Greg Tate, a veteran New York journalist and critic who's also been playing guitar in bands for a decade and a half, began the giant, malleable funk-rock-electronic-samba-soul-jazz-fusion-whatever ensemble Burnt Sugar at the beginning of the decade to channel the dense sprawl of Miles Davis' early electric sides, specifically Bitches Brew, along with the likes of Sun Ra, Jimi Hendrix, Mahavishnu Orchestra, Parliament-Funkadelic, A.R. Kane, and the upper crest of the outer spheres. Their fourth album, Black Sex Yall Liberation & Bloody Random Violets (Trugroid)—no comma, no apostrophe, a maneuver typical of Tate's writing and hence perfect for a project that invites you to dive in and find your own damn way around—sounds like many of those things, usually all at once.
As with 2001's Blood on the Leaf: Opus No. 1 and 2002's triple-CD That Depends on What You Know, Burnt Sugar's compositions frequently come via "conduction"—"a vocabulary of ideographic signs and gestures activated to modify or construct a real-time musical arrangement or improvisation," according to the system's founder, Butch Morris (who appeared on last year's The Rites: Conductions Inspired by Stravinsky's "Le Sacre du Printemps" along with Miles guitarist Pete Cosey and bassist Melvin Gibbs). It's a good method for a group whose membership fluctuates with each show, though the core group is about a dozen strong. And like those discs, Black Sex Yall is hit-or-miss, which you'd expect from a double CD that wears its indulgence on its sleeve. Usually the misses come from the singing, which tends to be either stentorian (Tamar Kali's upright vocals on the Vernon Reid–arranged "Driva Man/ Freedom Day" contrast uneasily with the wigged-out drum and bass breakdown and trumpeter Lewis Flip Barnes' and alto saxophonist Micah Gaugh's pile- driving charts) or gonzo-expressionist (Justice Dilla-X imitating Bad Brains vocalist H.R. on "Fear").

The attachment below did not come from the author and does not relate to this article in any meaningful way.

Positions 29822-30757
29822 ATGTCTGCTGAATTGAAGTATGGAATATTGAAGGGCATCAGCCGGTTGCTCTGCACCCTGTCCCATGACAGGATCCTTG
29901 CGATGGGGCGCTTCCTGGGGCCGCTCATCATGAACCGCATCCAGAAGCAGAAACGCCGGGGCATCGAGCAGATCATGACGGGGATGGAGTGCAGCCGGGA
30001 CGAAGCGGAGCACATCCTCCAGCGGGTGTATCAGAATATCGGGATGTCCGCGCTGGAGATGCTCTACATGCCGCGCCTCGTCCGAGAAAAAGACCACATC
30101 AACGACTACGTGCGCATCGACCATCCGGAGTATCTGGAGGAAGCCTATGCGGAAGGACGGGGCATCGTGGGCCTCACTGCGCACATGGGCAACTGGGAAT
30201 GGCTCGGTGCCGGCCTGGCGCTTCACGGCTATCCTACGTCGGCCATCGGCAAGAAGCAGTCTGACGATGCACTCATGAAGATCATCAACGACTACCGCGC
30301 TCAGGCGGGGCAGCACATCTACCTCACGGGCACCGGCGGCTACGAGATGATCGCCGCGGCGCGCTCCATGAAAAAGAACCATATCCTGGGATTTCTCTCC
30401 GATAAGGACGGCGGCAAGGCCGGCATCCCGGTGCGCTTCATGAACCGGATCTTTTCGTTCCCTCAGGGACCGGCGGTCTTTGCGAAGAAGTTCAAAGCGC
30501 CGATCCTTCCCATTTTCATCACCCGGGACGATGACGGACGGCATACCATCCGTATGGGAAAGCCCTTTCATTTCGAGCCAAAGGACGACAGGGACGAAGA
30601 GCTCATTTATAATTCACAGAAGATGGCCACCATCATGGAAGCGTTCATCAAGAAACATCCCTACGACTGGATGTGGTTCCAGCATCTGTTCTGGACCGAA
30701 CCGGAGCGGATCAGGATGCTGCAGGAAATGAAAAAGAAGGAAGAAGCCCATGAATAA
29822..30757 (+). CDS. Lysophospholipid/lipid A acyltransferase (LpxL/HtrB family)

But there's so much else going on musically that it's easy to overlook a few misses. "Funky Rich Medina," the gorgeous opener, leads Mazz Swift's Middle Eastern violin and Satch Hoyt's flute through an opiated groove that gradually takes on squalling overtones from Egyptian DJ Mutamassik's scratches. (Even Dilla-X and Lisala Beatty's scatting work here.) The seven-part "No Direction Home" moves through Ellingtonian stateliness, diffracted hard bop, and laptop-glitch lullaby without blinking. And the haunting "Ventris" recalls both Brian Eno and Ornette Coleman, while not really sounding like either.
Burnt Sugar play Lo-Fi Performance Gallery, 429-B Eastlake Ave. E., 206-254-2824, at 10 p.m. Fri., Sept. 17. $10.